Portugal and England make big moves on renewable energy
Tidal power generated from more than 200 turbines in a 10-mile long barrage across the Severn estuary could provide nearly 5% of Britain’s electricity for 120 years with minimal climate change emissions and should be investigated urgently, government advisers said yesterday.
But what would be Britain’s largest power project and one of the most ambitious civil engineering challenges in the world would significantly affect the visual and marine environment for up to 30 miles around it and have mixed long-term economic and ecological impacts, said the Sustainable Development Commission.
It would mean the loss of 11,000 hectares of inter-tidal and other protected land, could limit the expansion of shipping in the estuary and would affect miles of beaches as well as the Severn bore. But it could also provide a much needed river crossing and be a fillip to tourism and the economies of Wales and south-west England, it said.
Portugal is poised to open what will be the world’s first commercial wavefarm, and while the coastline’s formidable surf will be a source of electricity, the engineers need a decent “weather window” to be able to get their machinery out to sea.
The Pelamis machines, named after the Latin for sea snake and developed by a Scottish company that leads the world in one of the newest renewable energy fields, are a series of red tubes, each about the size of a small commuter train, linked together, and pointed in the direction of the waves. The waves travel down the tubes, causing them to bob up and down, and a hydraulic system harnesses this movement to generate electricity.
The three “sea snakes” will soon be towed out to a spot some three miles from the coast of northern Portugal at Agucadoura, from where the electricity they produce will be pumped into the national grid.
… the hi-tech venture has not been without its problems. The latest date for inauguration of the wavefarm was to be Wednesday, but a combination of bad weather, bad luck and the pitfalls of developing any new technology has meant the machines are still on dry land, awaiting the next calm spell to be taken out to sea.
England’s plan has its own, truly interesting, quirk:
“It is imperative that a project of this national importance should be publicly-led and publicly-owned, but we do not rule out private enterprise partners,” said Jonathon Porritt, chair of the commission.
The SDC emphasised that the lower rate of interest available to government-led projects would provide the only realistic way of funding an “immense” compensatory package for the environment lost as well as providing electricity at a competitive price.
That ought to be interesting, indeed – fans of turbines, we are, here, no fans at all of PFI.
Two very impressive projects, proving Europe as quite the reliable path-finder for the rest of us. From the Guardian’s article on the wave farms:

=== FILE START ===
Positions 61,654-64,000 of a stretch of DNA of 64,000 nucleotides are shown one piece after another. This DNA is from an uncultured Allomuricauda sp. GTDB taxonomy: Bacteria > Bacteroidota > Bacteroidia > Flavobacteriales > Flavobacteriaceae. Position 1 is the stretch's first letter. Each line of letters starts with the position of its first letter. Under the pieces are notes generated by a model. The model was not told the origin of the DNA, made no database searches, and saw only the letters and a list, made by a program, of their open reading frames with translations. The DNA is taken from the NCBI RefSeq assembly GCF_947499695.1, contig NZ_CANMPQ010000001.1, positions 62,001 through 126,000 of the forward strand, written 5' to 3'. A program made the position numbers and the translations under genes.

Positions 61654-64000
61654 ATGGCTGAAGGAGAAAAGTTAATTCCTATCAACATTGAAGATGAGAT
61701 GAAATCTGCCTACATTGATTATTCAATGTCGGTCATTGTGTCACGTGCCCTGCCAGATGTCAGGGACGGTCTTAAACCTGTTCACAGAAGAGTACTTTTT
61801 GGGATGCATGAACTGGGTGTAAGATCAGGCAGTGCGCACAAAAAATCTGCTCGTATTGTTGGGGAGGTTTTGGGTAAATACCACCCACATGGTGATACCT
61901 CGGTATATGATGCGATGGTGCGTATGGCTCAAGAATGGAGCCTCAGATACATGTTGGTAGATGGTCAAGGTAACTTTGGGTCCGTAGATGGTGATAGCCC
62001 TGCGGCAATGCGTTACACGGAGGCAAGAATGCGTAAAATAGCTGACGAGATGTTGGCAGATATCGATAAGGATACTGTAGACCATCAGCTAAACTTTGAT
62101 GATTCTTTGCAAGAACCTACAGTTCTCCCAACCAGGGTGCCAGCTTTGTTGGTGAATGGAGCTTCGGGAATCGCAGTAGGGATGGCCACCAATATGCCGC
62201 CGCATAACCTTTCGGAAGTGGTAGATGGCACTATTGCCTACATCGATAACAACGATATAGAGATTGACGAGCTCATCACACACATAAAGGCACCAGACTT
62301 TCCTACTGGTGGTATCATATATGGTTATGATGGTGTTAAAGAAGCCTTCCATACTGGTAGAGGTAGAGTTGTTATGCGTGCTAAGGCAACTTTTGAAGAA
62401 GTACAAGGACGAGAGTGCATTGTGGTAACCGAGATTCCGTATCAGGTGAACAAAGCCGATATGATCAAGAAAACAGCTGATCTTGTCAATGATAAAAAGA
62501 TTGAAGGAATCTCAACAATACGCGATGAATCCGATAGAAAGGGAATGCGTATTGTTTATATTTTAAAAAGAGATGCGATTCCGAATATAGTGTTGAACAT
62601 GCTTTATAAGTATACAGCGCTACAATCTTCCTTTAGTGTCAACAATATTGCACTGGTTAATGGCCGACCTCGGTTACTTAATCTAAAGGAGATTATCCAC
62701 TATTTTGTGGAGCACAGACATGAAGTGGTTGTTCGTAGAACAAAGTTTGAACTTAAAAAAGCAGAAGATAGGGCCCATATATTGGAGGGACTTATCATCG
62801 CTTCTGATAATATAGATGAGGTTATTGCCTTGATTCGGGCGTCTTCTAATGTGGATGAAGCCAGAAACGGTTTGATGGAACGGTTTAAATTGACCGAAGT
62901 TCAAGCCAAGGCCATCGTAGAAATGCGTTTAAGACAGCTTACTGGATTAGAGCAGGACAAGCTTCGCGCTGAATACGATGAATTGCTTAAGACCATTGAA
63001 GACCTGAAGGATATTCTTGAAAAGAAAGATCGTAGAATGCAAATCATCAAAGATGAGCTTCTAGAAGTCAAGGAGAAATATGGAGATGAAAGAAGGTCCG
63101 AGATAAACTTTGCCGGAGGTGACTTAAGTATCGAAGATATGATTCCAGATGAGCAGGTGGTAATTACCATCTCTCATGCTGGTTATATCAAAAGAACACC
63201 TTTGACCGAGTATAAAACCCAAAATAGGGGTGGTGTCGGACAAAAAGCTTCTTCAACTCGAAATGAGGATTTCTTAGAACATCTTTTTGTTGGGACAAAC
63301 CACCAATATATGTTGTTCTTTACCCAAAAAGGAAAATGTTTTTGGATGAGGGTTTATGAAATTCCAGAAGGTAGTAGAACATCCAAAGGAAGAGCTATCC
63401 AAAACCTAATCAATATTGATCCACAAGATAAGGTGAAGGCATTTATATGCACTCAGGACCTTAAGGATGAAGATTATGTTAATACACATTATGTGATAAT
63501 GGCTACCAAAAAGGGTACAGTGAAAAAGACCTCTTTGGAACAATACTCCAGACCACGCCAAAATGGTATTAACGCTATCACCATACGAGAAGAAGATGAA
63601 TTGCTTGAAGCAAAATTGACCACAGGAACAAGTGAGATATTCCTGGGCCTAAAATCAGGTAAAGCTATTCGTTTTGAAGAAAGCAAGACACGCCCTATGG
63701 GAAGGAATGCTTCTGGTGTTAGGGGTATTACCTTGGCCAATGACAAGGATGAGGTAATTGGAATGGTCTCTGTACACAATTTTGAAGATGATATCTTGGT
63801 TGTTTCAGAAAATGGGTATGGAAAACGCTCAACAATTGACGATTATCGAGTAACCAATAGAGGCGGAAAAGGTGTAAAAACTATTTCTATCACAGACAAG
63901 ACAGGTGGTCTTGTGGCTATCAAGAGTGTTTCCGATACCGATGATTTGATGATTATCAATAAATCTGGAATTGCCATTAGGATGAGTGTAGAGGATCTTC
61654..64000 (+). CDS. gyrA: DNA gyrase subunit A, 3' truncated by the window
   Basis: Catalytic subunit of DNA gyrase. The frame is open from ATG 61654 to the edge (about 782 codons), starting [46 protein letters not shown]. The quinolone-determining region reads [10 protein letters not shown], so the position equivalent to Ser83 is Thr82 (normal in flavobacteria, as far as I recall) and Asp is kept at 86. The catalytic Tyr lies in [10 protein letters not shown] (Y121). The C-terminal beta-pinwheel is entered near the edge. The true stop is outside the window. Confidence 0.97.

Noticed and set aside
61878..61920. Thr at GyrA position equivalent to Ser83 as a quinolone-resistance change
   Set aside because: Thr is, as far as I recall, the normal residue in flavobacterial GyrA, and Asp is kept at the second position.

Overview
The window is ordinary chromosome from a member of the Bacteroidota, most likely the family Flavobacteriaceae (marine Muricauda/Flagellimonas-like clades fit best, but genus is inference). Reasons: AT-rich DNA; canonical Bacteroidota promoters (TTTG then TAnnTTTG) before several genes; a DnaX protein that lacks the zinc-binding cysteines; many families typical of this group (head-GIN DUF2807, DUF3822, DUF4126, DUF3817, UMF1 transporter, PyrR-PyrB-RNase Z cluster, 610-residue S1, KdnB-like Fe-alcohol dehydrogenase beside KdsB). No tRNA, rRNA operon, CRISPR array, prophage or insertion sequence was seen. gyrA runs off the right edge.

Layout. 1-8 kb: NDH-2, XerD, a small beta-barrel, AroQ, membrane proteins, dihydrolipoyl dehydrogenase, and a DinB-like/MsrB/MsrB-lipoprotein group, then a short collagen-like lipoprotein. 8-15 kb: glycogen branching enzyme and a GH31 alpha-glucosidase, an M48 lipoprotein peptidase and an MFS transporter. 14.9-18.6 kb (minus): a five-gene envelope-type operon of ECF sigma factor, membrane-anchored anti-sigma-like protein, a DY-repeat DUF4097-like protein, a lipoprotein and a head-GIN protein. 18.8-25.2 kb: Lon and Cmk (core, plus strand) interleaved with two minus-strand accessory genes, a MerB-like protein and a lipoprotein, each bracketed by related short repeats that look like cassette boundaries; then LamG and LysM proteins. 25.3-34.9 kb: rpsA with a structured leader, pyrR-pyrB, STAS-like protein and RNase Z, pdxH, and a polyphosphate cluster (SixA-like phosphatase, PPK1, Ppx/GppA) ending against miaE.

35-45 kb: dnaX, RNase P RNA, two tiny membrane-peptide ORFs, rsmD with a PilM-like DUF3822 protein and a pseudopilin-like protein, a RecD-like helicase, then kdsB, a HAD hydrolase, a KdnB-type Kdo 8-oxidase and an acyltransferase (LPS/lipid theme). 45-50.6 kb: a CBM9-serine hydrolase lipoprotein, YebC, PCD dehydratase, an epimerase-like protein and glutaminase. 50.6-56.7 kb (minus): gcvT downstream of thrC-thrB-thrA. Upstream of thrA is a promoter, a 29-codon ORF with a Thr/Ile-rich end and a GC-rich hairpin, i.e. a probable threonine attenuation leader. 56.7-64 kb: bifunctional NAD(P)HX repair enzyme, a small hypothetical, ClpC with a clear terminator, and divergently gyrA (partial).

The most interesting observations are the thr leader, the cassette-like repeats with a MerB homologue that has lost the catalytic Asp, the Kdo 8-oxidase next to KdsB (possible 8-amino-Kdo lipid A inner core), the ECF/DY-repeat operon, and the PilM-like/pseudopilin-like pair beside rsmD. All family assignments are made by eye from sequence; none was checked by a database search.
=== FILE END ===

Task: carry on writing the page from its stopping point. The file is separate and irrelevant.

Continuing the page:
EU current account Top generators
This year the EU set a target of increasing the share of electricity produced by renewables from 6.5% to 20% by 2020. European commission figures show that only 2% of Britain’s energy use came from renewables in 2004. Germany has 200 times as much installed solar power and 10 times as much wind power as Britain.
Wind power set records in 2006, the European Wind Energy Association reported, as 7,588 MW of capacity was installed, a 23% rise on 2005. Germany, the world’s wind-power leader, had 20,000MW of installed capacity; Spain was second. The UK has 40% of Europe’s wind resource but is only seventh in the world in installed capacity.
Marine power One of the world’s largest tidal projects was recently unveiled off Orkney. A wave hub off the coast of Cornwall this month gained planning approval and could generate electricity for 14,000 homes.
Solar In March the first commercial concentrating solar power plant in Europe was inaugurated in Seville. When completed in 2013 it will produce enough energy for 180,000 homes. According to industry estimates only 20,000 homes in the UK have solar panels.
Biomass The EU meets about 4% of its total energy needs with biomass. Its share the energy mix varies from 1.3% in the UK to 29.8% in Latvia.
Ultimately, I don’t see that Europe’s supplies of oil and gas are any more – or less – reliable than those of, say, the US, but it’s nice to see some intelligent responses to it. I’d like to see, in the US, some form of applied/experimental investment in similar enterprises around existing energy infrastructure. Wind and tidal energy, for example, is probably best-captured in areas where drilling and refineries (on land or off-shore) already exist. What better way for Big Oil to secure itself than to take advantge of such an expanding, and appreciating, market?
I’m not saying I think tens of billions in quarterly profits for Big Oil are my preference, but I don’t see anyone else stepping forth.